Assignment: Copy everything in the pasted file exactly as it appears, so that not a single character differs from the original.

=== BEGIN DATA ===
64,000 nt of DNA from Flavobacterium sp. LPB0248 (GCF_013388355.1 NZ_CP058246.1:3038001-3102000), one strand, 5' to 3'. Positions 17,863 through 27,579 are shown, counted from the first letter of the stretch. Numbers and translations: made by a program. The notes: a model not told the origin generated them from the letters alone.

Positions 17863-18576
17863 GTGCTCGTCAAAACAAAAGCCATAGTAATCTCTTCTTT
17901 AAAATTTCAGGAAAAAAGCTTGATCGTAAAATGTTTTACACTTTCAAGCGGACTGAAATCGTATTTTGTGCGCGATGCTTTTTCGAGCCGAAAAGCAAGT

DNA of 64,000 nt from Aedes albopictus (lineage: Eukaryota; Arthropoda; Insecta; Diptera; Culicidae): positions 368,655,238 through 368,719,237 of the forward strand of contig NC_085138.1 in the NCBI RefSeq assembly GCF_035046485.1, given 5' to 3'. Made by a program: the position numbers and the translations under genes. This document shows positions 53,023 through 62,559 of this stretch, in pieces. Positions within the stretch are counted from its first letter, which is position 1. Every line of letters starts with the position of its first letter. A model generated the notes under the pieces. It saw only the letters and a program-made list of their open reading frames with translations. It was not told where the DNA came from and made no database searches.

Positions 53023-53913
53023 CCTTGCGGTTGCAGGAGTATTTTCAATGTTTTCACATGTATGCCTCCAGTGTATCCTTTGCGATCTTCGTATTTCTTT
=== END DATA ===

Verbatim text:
64,000 nt of DNA from Flavobacterium sp. LPB0248 (GCF_013388355.1 NZ_CP058246.1:3038001-3102000), one strand, 5' to 3'. Positions 17,863 through 27,579 are shown, counted from the first letter of the stretch. Numbers and translations: made by a program. The notes: a model not told the origin generated them from the letters alone.

Positions 17863-18576
17863 GTGCTCGTCAAAACAAAAGCCATAGTAATCTCTTCTTT
17901 AAAATTTCAGGAAAAAAGCTTGATCGTAAAATGTTTTACACTTTCAAGCGGACTGAAATCGTATTTTGTGCGCGATGCTTTTTCGAGCCGAAAAGCAAGT

DNA of 64,000 nt from Aedes albopictus (lineage: Eukaryota; Arthropoda; Insecta; Diptera; Culicidae): positions 368,655,238 through 368,719,237 of the forward strand of contig NC_085138.1 in the NCBI RefSeq assembly GCF_035046485.1, given 5' to 3'. Made by a program: the position numbers and the translations under genes. This document shows positions 53,023 through 62,559 of this stretch, in pieces. Positions within the stretch are counted from its first letter, which is position 1. Every line of letters starts with the position of its first letter. A model generated the notes under the pieces. It saw only the letters and a program-made list of their open reading frames with translations. It was not told where the DNA came from and made no database searches.

Positions 53023-53913
53023 CCTTGCGGTTGCAGGAGTATTTTCAATGTTTTCACATGTATGCCTCCAGTGTATCCTTTGCGATCTTCGTATTTCTTT